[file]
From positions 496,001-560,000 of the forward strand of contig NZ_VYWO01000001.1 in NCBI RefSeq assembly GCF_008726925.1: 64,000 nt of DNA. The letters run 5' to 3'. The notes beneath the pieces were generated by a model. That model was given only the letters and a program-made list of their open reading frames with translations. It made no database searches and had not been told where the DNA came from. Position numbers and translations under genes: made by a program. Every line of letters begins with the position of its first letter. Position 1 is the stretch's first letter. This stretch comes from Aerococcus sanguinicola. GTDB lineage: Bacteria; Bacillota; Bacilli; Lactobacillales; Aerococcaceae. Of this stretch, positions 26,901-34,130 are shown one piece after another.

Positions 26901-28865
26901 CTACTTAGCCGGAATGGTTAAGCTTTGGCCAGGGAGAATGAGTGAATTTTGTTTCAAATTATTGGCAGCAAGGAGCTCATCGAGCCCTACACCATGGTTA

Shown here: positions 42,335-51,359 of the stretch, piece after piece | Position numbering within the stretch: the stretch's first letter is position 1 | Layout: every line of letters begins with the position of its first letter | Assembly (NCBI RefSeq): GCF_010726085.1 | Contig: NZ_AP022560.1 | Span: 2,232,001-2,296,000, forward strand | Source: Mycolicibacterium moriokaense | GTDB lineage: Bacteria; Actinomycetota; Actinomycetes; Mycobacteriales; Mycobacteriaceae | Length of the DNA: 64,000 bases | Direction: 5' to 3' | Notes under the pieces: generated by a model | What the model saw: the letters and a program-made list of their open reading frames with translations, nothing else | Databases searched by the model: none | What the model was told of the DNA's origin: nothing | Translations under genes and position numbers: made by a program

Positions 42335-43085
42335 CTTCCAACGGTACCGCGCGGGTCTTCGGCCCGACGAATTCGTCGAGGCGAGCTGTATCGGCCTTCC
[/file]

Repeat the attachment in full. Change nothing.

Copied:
From positions 496,001-560,000 of the forward strand of contig NZ_VYWO01000001.1 in NCBI RefSeq assembly GCF_008726925.1: 64,000 nt of DNA. The letters run 5' to 3'. The notes beneath the pieces were generated by a model. That model was given only the letters and a program-made list of their open reading frames with translations. It made no database searches and had not been told where the DNA came from. Position numbers and translations under genes: made by a program. Every line of letters begins with the position of its first letter. Position 1 is the stretch's first letter. This stretch comes from Aerococcus sanguinicola. GTDB lineage: Bacteria; Bacillota; Bacilli; Lactobacillales; Aerococcaceae. Of this stretch, positions 26,901-34,130 are shown one piece after another.

Positions 26901-28865
26901 CTACTTAGCCGGAATGGTTAAGCTTTGGCCAGGGAGAATGAGTGAATTTTGTTTCAAATTATTGGCAGCAAGGAGCTCATCGAGCCCTACACCATGGTTA

Shown here: positions 42,335-51,359 of the stretch, piece after piece | Position numbering within the stretch: the stretch's first letter is position 1 | Layout: every line of letters begins with the position of its first letter | Assembly (NCBI RefSeq): GCF_010726085.1 | Contig: NZ_AP022560.1 | Span: 2,232,001-2,296,000, forward strand | Source: Mycolicibacterium moriokaense | GTDB lineage: Bacteria; Actinomycetota; Actinomycetes; Mycobacteriales; Mycobacteriaceae | Length of the DNA: 64,000 bases | Direction: 5' to 3' | Notes under the pieces: generated by a model | What the model saw: the letters and a program-made list of their open reading frames with translations, nothing else | Databases searched by the model: none | What the model was told of the DNA's origin: nothing | Translations under genes and position numbers: made by a program

Positions 42335-43085
42335 CTTCCAACGGTACCGCGCGGGTCTTCGGCCCGACGAATTCGTCGAGGCGAGCTGTATCGGCCTTCC